For psychology graduate Roshinee Mookiah, Malaysia’s first coronavirus lockdown last year was a chance to provide mental health resources for ordinary people via social media. Her Instagram page, @cukup.club, shared beautifully designed infographics on how to uplift one’s mood and sleep better, and also dispensed tips on how to adjust to working from home.
“We went into the first movement control order in March 2020 under the assumption that it was only for two weeks, but people were anxious and unsure because of this whole unknown element of the coronavirus,” the 27-year-old Roshinee said of the full lockdown.
The lockdown, which saw a ban on travel, gatherings and economic activity, ended up lasting three months. It was subsequently relaxed to a “recovery movement control order” of less strict limitations – until January 2021, when cases started to skyrocket and a second lockdown was put in place.
Get the latest insights and analysis from our Global Impact newsletter on the big stories originating in China.
“This whole coronavirus period has seen so much anxiety and lack of clarity about the future,” Roshinee said. “The pandemic and lockdown have impacted mental health severely, with unpredictability about how to lead our lives, unemployment and grieving of our ‘normal’ pre-pandemic lives just piling on this stress. So when I posted about affordable mental health services in Malaysia , the response was really positive.”
Like in many other countries, the Covid-19 pandemic has seen mental health issues climb in Malaysia. In November, police reported that 266 people had committed suicide during the various forms of lockdowns from March 19 through October 30.
According to news reports, 25 per cent of the suicides were brought on by pressures related to debt, followed by family problems and marital issues.
In a study conducted by the Malaysian centrist think tank The Centre, many people reported worsening mental health brought on by their living conditions, such as living alone.
“Many were most concerned about the health and safety of their loved ones,” said policy researcher Aziff Azuddin. “When asked about their post-lockdown financial concerns, not being able to afford medical emergencies, not being able to support one’s dependents, and the possible inability to repay their loans were on top of the list.”
Compounding the issue is Malaysia’s poor ratio of mental health professionals to population, which is still well below the recommended World Health Organization ratio of one psychiatrist and one psychologist for every 100,000 people.
According to statistics from the Health Ministry, Malaysia has 0.5 psychiatrists and 0.21 clinical psychologists for every 100,000 people.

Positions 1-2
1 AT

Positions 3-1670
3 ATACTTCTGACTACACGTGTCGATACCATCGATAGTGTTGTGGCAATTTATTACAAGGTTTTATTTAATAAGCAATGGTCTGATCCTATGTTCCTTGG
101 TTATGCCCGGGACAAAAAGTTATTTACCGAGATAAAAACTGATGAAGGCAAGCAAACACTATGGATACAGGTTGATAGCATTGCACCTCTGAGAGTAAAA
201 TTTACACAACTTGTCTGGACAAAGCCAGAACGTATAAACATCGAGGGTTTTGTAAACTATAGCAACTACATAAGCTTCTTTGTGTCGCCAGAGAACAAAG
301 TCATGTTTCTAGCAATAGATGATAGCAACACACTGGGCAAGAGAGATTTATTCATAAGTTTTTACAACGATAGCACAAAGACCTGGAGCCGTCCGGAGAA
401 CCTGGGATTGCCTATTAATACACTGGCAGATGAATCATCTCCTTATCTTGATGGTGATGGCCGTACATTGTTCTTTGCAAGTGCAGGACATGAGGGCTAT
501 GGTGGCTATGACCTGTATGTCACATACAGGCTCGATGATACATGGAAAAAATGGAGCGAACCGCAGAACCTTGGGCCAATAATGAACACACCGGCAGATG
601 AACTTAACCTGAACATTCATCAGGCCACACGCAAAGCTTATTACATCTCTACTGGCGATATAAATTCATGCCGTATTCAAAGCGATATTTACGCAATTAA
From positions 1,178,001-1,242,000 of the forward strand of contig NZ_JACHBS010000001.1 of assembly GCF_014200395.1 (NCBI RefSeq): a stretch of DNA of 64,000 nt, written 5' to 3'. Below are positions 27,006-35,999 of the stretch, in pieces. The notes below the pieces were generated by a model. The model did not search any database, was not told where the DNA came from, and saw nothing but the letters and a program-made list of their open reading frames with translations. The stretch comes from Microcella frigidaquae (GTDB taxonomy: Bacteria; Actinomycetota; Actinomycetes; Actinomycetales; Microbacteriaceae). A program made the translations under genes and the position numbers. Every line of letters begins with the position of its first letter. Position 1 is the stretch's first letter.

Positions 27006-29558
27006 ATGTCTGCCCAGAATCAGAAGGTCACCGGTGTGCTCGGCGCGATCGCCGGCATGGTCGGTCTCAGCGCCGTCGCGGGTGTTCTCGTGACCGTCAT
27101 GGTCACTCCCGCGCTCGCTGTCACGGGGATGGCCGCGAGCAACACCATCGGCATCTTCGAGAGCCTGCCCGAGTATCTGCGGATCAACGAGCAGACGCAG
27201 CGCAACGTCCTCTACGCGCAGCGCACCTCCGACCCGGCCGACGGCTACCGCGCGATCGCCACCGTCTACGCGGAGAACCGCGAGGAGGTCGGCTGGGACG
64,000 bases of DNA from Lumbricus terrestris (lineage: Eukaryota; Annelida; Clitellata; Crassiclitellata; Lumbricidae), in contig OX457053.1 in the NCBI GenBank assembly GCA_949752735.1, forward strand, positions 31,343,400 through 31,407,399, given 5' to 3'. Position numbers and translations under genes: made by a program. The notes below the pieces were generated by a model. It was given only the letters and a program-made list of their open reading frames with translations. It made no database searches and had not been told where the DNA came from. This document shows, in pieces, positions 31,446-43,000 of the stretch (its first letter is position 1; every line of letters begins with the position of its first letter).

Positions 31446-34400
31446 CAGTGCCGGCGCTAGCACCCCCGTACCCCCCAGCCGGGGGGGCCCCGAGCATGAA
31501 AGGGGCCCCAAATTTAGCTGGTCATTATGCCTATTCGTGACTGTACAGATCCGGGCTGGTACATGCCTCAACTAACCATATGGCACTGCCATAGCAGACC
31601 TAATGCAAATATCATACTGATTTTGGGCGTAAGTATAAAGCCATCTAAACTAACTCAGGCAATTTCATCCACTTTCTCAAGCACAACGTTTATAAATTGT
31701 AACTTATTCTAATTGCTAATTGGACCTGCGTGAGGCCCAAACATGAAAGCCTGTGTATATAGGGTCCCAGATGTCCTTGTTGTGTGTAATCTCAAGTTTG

Although the government has moved towards offering mental health support in the form of hotlines, more targeted approaches are required, say public health policy experts.
“During this pandemic, women, students, part-time workers and poor communities were those most affected,” Aziff said. “Their mental health difficulties are rooted in issues related to finances, employment, loneliness, family and the like. Policies that address their material conditions – such as employment and living conditions – need to be supplemented by mental health support.”
Public anger at the Perikatan Nasional government has also played a role in heightened tensions, as pushback over perceived policy inconsistencies and economic woes increase.
Recently, Senator Razali Idris – who chairs the Senate’s People’s Well-being Caucus Committee – claimed that “unpatriotic” criticism of the government on social media was “the number one mental illness” in Malaysia.
“Is it just me or is the government of the day driving us crazy?”, tweeted one Malaysian in response, while another said “The last time I checked, my psychiatrist didn’t ask me ‘Do you attack the government on Twitter?’ to identify my level of anxiety”.
Nazihah Noor, a research associate at the Khazanah Research Institute, said Malaysia’s mental health crisis was tinged by gender.
“Even before the pandemic … women reported higher prevalence of depression and anxiety than men,” she said. “With the pandemic, different segments of the population are facing different types and levels of additional psychological distress, with the experience often being worse for communities that were already vulnerable even prior to the pandemic.”
Unfortunately, Nazihah said, it remains difficult to pinpoint exactly what specific, and scientifically proven, measures could be taken to improve the situation.
“The main, long-term approach is to address the chronic underinvesting in our mental health care workforce and delivery to ensure uninterrupted care for those experiencing mental health conditions,” she said.
“We must also make more efforts to monitor the mental health status of the Malaysian population more regularly, especially in the midst of the pandemic, so we can be more responsive in addressing this rising burden.”
If you are having suicidal thoughts, or you know someone who is, help is available. For Hong Kong, dial +852 2896 0000 for The Samaritans or +852 2382 0000 for Suicide Prevention Services. In the US, call The National Suicide Prevention Lifeline on +1 800 273 8255. For a list of other nations’ helplines, see this page .
This article originally appeared on the South China Morning Post (www.scmp.com), the leading news media reporting on China and Asia.
Copyright (c) 2021. South China Morning Post Publishers Ltd. All rights reserved.
diagnostic code reader